With slashed budgets and depleted resources, public agencies simply don't have the firepower to improve infrastructure and provide what is needed to attract new investment. The private sector has similar budget woes, especially emerging from the recession. Yet, when government and industry collaborate to share a common vision, they can find creative ways to stimulate economic growth, expand the tax base, and provide good-paying jobs.
The final result - a public-private partnership (PPP) - is a legal agreement between a public agency and private-sector companies by which a mutually determined plan is followed to deliver an improvement or service that will benefit the public. PPPs are a popular way to complete important projects that have either stalled or wouldn't get off the ground because of funding issues or political bottlenecks.
"One illustration of the growth in interest in PPPs is the rapid increase in state legislation to provide the framework for development of PPPs," indicates Richard Norment, executive director for the National Council for Public-Private Partnerships in Arlington, Virginia. "In the last five years the number of states that have this legislation on the books has gone from 21 to 33, with several more expected in the near future. All of these are driven by the limitations in public budgets and the growing visibility of successful PPP projects."
In most cases, the PPP is the funding tool that delivers badly needed infrastructure. Partnerships can vary from one public agency and one private-sector company to multiple agencies and companies. Businesses don't have to officially be part of a PPP in order to benefit (for example, a PPP that builds new telecommunication infrastructure not only benefits local companies by providing faster service, but also attracts new businesses that become customers of existing local businesses).
Why should a company care about public-private partnerships if it is thinking about relocating or expanding? Because PPPs provide a glimpse into how a region functions, as well as its level of commitment to economic growth. The health of infrastructure is critical to the economic environment of a community. If the government entity understands how partnerships can help meet the public needs in these areas, it has an enormous positive impact on the efficiency of business operations.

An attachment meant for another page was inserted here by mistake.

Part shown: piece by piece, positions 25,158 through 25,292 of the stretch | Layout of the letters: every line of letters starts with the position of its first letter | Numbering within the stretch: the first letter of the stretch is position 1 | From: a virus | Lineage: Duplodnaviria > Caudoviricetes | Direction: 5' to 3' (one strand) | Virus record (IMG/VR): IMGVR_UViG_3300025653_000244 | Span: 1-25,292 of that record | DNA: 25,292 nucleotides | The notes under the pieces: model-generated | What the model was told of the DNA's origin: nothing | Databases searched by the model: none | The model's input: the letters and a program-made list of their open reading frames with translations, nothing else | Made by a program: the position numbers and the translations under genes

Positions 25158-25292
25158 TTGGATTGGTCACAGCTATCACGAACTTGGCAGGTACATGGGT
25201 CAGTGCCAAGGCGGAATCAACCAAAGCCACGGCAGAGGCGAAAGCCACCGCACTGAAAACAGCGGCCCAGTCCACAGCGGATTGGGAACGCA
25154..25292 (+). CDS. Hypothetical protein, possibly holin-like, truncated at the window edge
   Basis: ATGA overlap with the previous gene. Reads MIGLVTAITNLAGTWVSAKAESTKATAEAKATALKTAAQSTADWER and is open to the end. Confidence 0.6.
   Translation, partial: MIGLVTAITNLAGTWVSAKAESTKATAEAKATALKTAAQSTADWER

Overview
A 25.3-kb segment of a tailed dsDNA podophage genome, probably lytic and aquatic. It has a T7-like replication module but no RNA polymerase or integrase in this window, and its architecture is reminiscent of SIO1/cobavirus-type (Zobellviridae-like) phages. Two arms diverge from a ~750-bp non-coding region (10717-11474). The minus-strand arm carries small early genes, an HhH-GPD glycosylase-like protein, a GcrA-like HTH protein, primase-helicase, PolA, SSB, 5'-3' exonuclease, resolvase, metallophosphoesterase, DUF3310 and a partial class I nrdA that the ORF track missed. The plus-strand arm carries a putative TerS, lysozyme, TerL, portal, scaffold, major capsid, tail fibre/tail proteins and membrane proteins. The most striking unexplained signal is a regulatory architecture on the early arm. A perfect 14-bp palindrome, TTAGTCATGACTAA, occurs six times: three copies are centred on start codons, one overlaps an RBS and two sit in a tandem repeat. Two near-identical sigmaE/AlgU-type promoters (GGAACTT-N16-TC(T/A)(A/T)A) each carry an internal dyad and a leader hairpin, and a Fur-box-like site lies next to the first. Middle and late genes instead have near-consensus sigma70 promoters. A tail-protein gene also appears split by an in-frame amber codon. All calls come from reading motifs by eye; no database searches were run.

"If given a choice between sites with positive or less-positive PPP environments, the CEO should look at the state of the infrastructure, how it might impact the growth potential of the business, and also examine if local government can address any remaining infrastructure needs," adds Norment.
"PPPs can illuminate a forward-thinking government partner and serve as a good sign of a strong, pro-business climate," adds Christopher Lloyd, director of infrastructure and economic development for Richmond-based McGuireWoods Consulting. "They are another tool that can be used to quickly and efficiently deliver needed infrastructure or other priorities that have an economic development nexus."
Leading Public-Private Partnerships
Virginia and Texas are credited by most experts as having the strongest support for PPPs in the nation. Both have extensive legislative and regulatory frameworks that support the use of PPPs (the Texas statute, passed less than a year ago, is heavily modeled after the Virginia statutes, which are now over 10 years old). New PPPs in Virginia include road and metro projects in the Washington, D.C., area and Hampton Roads. Texas has also focused on transportation infrastructure, including upgrades to the LBJ Freeway and the Cotton Belt Rail Line. The Alliance Texas public-private partnership has helped bring more than $40 billion in economic impact for North Texas, including a recent announcement by GE Transportation that it will invest $96 million in a new plant in North Fort Worth.
In Kentucky, The Department of Defense has teamed up with private contractor Lend Lease to build the first "net zero" military housing in Fort Campbell. This PPP includes multiple public- and private-sector partners that have an interest in learning how to commercialize these design breakthroughs in the construction industry.